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Ontario Catch & Release: Walleye, Northern Pike, & Lake Trout Fishing

We have implemented a size ruling on the Medicine Stone Lake System and at the outpost camps whereby you are not allowed to keep any Walleye over 18 inches, no Northern Pike over 27 inches, and no Lake Trout over 22 inches. Only two Walleyes per day per guest for consumption is permitted. This has been implemented to ensure the fishing remains top notch for years to come.

When you are out on that lake and catching Walleyes, Pike, and Lakers like crazy, you will appreciate that’s it better to catch 100 fish in a day and only eat two versus working your butt off all day trying to catch three or four fish in a lake with no conservation policy implemented.

Fish Handling and Conservation Policy (CPR)

Catch your trophy, photograph it, and release it. Have a taxidermist create a fish mount from your photos. Our “No Trophies Home” policy has preserved our fishery since 2005 and explains why our fishing is so good and improving each year. 

All of our lakes have a strict “No Trophies Home” policy to insure our fisheries remain the quality that makes our guests return year after year. This also includes the policies of “Catch and Release, Consumption of Smaller Fish Only”. 

The trophy fish provide their genes to the next generation. Natural selection insures that the next generation of fish is strong.


Help us protect our fishery. Ontario fishing regulations limit fish size and the number of fish that can be kept. We have an edge over most fisheries as when you visit one of our fly-in lakes, you are most likely to be the only fisherman on the waters. Despite this, we have to practice conservation to insure the continuing success of our fishery. 

We encourage you to return trophies and larger fish to the lake so they can spawn again. The larger the fish, the greater the amount of spawn. The larger the fish, the chance that its genes will produce other trophy fish. Female fish choose strong males to be their spawning partner. Stronger, larger female fish often pair with larger stronger males. While this is not a firm rule, it is often the case. Please handle fish to be released with care to insure their survival.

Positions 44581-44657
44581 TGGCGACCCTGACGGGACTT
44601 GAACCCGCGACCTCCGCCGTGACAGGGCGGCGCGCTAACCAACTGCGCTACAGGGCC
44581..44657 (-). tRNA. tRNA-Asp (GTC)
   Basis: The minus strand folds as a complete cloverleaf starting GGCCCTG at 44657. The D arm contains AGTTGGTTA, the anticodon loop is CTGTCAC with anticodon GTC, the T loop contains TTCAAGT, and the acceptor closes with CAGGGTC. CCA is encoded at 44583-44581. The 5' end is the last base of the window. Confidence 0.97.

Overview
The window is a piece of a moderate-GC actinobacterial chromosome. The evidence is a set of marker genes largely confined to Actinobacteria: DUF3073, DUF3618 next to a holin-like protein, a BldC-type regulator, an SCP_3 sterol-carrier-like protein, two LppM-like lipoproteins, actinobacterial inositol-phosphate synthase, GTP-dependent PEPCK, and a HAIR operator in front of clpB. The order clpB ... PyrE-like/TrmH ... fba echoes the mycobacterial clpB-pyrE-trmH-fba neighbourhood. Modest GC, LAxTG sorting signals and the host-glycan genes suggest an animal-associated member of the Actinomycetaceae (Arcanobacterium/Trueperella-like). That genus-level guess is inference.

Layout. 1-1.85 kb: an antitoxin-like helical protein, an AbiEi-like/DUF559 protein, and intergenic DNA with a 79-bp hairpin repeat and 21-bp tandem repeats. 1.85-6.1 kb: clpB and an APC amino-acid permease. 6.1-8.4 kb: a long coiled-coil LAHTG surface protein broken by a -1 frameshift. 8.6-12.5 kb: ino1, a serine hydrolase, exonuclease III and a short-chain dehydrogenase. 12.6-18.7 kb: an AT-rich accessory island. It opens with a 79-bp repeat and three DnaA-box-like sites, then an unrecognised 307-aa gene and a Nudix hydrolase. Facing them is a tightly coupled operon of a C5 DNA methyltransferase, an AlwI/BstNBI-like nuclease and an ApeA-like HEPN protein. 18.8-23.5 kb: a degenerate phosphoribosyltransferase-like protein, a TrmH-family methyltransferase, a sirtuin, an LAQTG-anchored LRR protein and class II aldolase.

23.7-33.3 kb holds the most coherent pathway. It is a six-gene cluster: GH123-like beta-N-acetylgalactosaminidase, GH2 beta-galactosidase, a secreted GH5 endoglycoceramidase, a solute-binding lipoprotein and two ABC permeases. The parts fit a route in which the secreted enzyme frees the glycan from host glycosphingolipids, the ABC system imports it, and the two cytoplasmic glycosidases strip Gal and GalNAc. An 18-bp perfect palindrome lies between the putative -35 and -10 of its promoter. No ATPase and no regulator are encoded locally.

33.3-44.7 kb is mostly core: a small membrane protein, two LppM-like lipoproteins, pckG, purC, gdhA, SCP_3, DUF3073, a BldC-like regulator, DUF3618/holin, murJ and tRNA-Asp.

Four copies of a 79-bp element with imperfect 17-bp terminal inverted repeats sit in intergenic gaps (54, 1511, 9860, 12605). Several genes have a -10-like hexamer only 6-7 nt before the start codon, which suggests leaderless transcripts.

Handling fish properly will insure that a released fish will survive to spawn and be caught again. Wet your hands before touching a fish. Lift a fish carefully and lift it horizontally giving support along the length of the fish with two hands. 

When a fish is caught, limit the time you play the fish. Exhausting your fish before netting it will mean that it is less likely to survive if released. A released fish needs to have some strength left to survive. It must have enough energy to re-oxygenate its own blood. An exhausted fish my swim away only to die a few minutes later, out of sight and out of mind. The longer you keep a fish out of water, the more strength it needs to re-oxygenate its blood when released. You can’t go without oxygen for a minute or longer and neither can a fish! Limit the time you keep a fish out of water to a minute or less to insure its safety. 

Dispatching a fish that is to be kept in a timely manner is the best way and the humane way to deal with your catch. Two or three sharp blows with a weighted, blunt instrument, striking the fish between and slightly behind the eyes is the best way to dispatch a fish. Any 12 to 24 inch hardwood will work. A length of one inch galvanized pipe will work. The broken handle of a paddle, cut to length will work. After you arrive at your camp, take a walk in the bush and find a dried hardwood branch that is about one inch or more in diameter and cut it to size with a camp saw. 

Leaving a fish out of the water, to expire by suffocation is not humane. Leaving a fish on a stringer will often cause it to die slowly by suffocation as well. 

Some day your photographs are going to tell some other fisherman how conscientious you are or are not! Taking photos of your fish is often the most common way of damaging a fish that is to be returned to the water. In the excitement we forget to take care. We must put fish handling rules first when taking photographs. Hold your fish horizontally at the water’s surface to remove hooks and to take a photograph. 

A fish lifted for a picture will likely attempt to jump from your grasp! When lifting a fish use both hands, lift horizontally and over the water. Fish that jump from your hands and fall into the bottom of your boat, instead of falling in the water, are unlikely to survive for long if released. The protective slime covering of fish protects them from infection. When slime is removed by rough handling or from a fall, or from using dry hands, the fish is unlikely to survive if released even thought it looks healthy and is able to swim away with vigor. 

The thoughtful and informed fisherman today uses barbless hooks. A barbless hook protects the fish as they are much easier to remove and only do a small fraction of the damage a barbed hook will do in the mouth of a fish. When a barbless hook is set after a strike, a fish is not likely to shake it out or spit it out if you keep your line tensioned. The barbs on your hooks can often be removed with side cutters. Better still, go to your tackle shop and purchase new barbless hooks and attach them to your lures.

Catch and Release – Fish Handling Tips

Don’t place your fingers in the gills of your fish. Don’t lift your fish by its eyes or touch its eyes. Fish placed on a stringer in the water cannot be released as they are unlikely to survive.